When was the last time you looked at the Articles of Incorporation or the Bylaws for your nonprofit? Have they been tucked away in a drawer somewhere since your Board voted to approve the bylaws and your nonprofit became a reality? While you 're probably not alone in having these documents out of sight and out of mind, it 's important to pull them out and compare what 's written to what 's really happening at your organization.
Based on a presentation from Pro Bono Partnership of Atlanta, here are ten questions to guide you through a review of your Articles of Incorporation and Bylaws. These are general guidelines and should not be construed as legal advice.
Articles of Incorporation
1. Do your Articles state your corporation will have members? This is an optional level of oversight to the Board. Ensure the answer matches the current situation. If not, reach out to an attorney.
2. What does your statement of limited charitable purpose/mission statement say? Is it broad enough to include everything your nonprofit is currently doing? Check for consistency with your bylaws, 990 forms, website, etc.
3. Do your Articles include the following: a prohibition against private inurement, a restriction of political activities, a statement directing the distribution of assets upon dissolution to authorized recipients only, and a director liability-exculpatory clause? It 's especially important for older nonprofits to check for that last one. Seek direction to revise your articles to add any of these required sections if they 're missing.
4. If your corporation has members, do your bylaws reflect accurate details about them? Your bylaws should include information about roles and responsibilities, term lengths, and procedures for resignation or removal.
5. What details are set forth regarding your Board? The bylaws should state the minimum and maximum number of directors, the election procedure and term length, and the resignation or removal process.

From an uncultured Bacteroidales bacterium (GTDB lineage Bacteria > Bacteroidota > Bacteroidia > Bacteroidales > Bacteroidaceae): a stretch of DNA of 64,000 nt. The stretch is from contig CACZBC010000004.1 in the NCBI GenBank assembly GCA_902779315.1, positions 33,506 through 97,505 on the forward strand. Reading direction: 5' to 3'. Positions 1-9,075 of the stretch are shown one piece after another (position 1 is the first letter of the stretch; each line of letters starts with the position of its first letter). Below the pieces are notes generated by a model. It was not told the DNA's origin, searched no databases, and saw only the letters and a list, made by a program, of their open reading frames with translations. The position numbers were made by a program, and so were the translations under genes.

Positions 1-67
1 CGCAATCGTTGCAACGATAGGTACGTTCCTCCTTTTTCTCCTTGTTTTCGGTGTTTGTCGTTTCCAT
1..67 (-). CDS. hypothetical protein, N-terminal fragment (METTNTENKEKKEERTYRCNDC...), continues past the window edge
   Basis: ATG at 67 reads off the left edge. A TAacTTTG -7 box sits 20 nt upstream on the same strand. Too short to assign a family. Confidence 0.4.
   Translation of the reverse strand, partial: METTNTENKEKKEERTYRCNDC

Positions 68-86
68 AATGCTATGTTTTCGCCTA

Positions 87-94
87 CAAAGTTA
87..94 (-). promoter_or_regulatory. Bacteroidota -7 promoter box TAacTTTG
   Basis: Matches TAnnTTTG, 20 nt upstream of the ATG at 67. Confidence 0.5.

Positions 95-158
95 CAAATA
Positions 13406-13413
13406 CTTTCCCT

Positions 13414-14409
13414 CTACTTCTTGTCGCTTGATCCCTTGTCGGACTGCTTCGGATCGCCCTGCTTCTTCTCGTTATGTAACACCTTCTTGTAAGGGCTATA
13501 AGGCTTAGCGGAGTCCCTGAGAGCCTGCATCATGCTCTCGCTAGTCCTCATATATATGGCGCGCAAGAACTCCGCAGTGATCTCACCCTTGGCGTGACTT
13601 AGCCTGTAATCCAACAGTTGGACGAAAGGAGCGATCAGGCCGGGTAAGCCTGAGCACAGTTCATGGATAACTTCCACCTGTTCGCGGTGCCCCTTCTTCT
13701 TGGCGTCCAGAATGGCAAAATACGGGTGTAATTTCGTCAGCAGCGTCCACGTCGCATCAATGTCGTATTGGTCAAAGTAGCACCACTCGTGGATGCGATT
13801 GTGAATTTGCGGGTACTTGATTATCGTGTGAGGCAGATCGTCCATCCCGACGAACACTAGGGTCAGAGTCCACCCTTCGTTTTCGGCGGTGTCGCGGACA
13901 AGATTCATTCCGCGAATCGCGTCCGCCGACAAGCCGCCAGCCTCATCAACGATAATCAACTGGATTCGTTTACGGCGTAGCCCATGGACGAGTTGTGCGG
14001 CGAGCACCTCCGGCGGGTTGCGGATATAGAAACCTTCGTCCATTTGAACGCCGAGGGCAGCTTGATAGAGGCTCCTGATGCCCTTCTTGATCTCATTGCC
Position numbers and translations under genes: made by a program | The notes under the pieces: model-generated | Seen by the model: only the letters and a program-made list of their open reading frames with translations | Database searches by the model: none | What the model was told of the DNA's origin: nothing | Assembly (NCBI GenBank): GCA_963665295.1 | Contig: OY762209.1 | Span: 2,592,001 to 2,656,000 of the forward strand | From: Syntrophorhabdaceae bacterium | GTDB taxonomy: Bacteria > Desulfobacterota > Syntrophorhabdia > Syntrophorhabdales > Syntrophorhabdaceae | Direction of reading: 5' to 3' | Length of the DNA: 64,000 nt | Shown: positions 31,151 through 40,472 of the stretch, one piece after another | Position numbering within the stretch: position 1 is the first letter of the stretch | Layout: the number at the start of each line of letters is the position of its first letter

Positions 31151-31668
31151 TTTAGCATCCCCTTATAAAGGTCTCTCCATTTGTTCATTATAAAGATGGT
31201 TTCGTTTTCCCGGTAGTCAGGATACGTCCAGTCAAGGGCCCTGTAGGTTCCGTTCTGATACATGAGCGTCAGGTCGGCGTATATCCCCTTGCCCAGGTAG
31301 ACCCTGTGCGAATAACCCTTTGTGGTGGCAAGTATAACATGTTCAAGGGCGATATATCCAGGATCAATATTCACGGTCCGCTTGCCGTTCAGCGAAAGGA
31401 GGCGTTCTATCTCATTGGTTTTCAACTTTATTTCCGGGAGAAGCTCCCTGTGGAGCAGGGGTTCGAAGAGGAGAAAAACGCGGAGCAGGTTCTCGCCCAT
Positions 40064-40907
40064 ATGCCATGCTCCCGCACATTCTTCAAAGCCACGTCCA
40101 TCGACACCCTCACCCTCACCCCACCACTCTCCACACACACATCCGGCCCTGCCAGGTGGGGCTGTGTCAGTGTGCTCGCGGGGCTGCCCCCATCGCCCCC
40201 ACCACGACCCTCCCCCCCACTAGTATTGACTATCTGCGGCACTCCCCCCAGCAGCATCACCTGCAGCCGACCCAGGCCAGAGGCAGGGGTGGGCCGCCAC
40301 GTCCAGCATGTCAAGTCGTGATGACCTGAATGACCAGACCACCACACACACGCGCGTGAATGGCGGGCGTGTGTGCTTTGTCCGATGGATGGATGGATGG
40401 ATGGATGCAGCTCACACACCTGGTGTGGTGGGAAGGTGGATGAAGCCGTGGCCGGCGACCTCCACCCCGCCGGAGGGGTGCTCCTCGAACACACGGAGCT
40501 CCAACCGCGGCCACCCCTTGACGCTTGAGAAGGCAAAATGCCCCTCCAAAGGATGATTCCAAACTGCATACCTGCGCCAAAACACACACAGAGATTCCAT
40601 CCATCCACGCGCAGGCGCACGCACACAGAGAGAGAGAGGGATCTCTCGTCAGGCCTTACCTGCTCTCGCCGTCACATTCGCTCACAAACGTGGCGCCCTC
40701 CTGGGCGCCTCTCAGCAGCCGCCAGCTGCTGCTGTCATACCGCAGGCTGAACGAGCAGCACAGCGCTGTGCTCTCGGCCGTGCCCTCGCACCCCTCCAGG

6. What details are set forth regarding Board meetings? There should be guidance around the number of directors to make a quorum, the procedures for scheduling and holding meetings, the process for voting on decisions, and provisions for Board roles and committees.
7. Have you included a no compensation clause and provisions regarding indemnification and Directors & Officers insurance? It is important that your indemnification provision matches the actual D&O insurance the organization has.
8. What officer roles and titles are detailed in your bylaws? Make sure these officers are in place or make necessary adjustments. If you have officers who aren 't listed in the bylaws, get advice from an attorney to amend your bylaws as needed.
9. Did you re-state your dissolution clause in your bylaws? This should be consistent with what 's in your Articles of Incorporation.
10. Do you have a process outlined for amending the bylaws? This process should include directions for how and when the Board can vote to make amendments.
If your review reveals discrepancies or missing items, it 's important to take the necessary steps to fix the problem. Pro Bono Partnership of Atlanta provides this type of review and advice for its clients. For nonprofits outside of its service area, see these resources to find organizations that provide legal services for qualifying charities:
Nonprofit Startup Resources by State â€“ Click on your state, then jump to â€œLegal Resourcesâ€Where can I find "pro bono" tax or legal assistance for my nonprofit?
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